I’ll be honest. Most of you probably won’t be trying durian any time soon. Most of you probably don’t want to, either. Durian is known for its pungent smell and spiky outer-shell, not particularly for its taste. Durian produces a sharp odor both during growth and after its shell is opened. Each fruit weighs around five pounds and can grow up to a foot long.

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Photo by Polycarp Norbert Nyulin on Flickr

While not well-known in the United States, durian is fairly common in Southeast Asian cuisine, especially in desserts. If you’re ever in Indonesia, give durian ice cream a try. If you’re looking to explore durian’s more savory side, head over to Thailand and chow down on some sticky rice with fresh durian. Even from the comfort of your own home, you could try this durian smoothie! It’s also sold as a paste which can be added to a variety of cookies, puddings, and shakes. Although a little difficult to find, look for the paste  in Asian supermarkets.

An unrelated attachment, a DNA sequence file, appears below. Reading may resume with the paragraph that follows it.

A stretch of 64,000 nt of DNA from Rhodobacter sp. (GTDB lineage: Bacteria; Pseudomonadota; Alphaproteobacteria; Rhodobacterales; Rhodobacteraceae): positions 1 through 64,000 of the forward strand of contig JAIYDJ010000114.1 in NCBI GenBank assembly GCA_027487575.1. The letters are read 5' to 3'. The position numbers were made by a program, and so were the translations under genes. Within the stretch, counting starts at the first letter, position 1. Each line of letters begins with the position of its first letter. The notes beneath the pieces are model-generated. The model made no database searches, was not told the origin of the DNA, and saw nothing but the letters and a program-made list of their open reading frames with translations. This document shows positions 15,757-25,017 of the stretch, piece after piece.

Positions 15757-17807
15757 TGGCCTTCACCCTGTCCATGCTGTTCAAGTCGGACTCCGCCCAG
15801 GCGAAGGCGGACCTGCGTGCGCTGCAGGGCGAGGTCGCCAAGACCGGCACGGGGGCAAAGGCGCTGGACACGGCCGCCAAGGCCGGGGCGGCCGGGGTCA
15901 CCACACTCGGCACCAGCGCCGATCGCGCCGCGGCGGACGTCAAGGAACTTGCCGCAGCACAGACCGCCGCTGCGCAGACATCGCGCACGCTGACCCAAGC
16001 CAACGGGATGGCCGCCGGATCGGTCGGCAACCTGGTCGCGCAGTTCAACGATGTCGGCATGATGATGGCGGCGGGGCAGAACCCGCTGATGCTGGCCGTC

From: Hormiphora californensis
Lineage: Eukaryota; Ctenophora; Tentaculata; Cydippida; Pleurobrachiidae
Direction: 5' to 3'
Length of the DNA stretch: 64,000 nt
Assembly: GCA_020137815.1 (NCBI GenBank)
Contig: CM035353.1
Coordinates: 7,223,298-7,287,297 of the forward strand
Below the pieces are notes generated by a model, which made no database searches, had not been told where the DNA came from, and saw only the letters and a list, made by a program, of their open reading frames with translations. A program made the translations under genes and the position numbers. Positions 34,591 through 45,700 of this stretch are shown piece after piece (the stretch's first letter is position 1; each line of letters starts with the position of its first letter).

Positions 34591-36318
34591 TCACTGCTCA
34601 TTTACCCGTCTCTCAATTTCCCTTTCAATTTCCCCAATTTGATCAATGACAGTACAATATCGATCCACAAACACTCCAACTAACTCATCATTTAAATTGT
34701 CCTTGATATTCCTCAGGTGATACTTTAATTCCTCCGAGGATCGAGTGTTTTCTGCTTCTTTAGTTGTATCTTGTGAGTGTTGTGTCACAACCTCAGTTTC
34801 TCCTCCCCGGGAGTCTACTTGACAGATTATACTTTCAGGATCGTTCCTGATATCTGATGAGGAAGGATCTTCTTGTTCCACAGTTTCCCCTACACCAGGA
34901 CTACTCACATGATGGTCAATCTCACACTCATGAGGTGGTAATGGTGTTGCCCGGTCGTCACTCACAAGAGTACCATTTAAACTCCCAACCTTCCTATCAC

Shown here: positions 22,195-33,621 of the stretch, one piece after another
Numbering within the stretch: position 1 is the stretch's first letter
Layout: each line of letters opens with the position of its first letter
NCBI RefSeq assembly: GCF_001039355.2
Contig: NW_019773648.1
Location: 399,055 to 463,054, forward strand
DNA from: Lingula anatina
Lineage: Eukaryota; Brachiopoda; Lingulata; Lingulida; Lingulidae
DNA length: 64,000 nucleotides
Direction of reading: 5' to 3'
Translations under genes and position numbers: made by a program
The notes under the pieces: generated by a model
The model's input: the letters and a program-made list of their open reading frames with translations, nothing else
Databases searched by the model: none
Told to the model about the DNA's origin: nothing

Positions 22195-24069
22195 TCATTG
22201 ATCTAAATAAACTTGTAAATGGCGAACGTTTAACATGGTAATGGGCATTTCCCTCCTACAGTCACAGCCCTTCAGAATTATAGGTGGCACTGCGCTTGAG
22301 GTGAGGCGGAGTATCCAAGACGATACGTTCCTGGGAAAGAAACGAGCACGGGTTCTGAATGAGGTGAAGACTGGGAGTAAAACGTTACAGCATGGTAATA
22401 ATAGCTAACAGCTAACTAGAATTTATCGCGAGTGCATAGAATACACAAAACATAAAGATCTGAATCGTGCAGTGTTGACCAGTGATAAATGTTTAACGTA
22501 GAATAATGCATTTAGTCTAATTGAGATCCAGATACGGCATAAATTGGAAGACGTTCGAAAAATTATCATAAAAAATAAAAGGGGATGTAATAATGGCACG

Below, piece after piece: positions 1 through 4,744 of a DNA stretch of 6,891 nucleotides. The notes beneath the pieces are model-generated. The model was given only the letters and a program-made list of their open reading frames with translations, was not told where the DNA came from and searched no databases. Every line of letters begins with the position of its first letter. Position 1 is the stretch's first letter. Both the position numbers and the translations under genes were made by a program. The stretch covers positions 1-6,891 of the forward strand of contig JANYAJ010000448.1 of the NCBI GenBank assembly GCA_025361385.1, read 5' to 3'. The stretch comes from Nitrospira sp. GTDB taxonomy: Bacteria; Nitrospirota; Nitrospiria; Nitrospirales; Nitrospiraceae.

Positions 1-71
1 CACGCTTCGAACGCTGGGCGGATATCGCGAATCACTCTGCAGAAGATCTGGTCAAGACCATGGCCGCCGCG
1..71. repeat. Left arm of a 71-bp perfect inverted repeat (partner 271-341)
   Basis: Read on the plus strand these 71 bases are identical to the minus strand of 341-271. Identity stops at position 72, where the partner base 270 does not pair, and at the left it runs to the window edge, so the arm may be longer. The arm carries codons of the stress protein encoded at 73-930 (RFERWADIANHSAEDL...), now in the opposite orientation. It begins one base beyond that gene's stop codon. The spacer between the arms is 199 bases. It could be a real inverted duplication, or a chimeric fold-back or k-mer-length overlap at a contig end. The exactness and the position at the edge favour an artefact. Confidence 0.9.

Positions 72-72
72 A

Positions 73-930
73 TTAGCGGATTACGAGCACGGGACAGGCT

Durian is actually quite versatile, cooking-wise. You can choose to eat its flesh or its seeds, ripe or unripe, and cooked or uncooked. Some people even use durian as an ingredient in baked goods. Check out this durian pound cake or these durian puffs. All in all, the durian may become your new go-to fruit. Unfortunately, carrying a big, heavy durian out of the dining halls instead of an apple might cause a bit of a spectacle. Once people get over the smell, of course.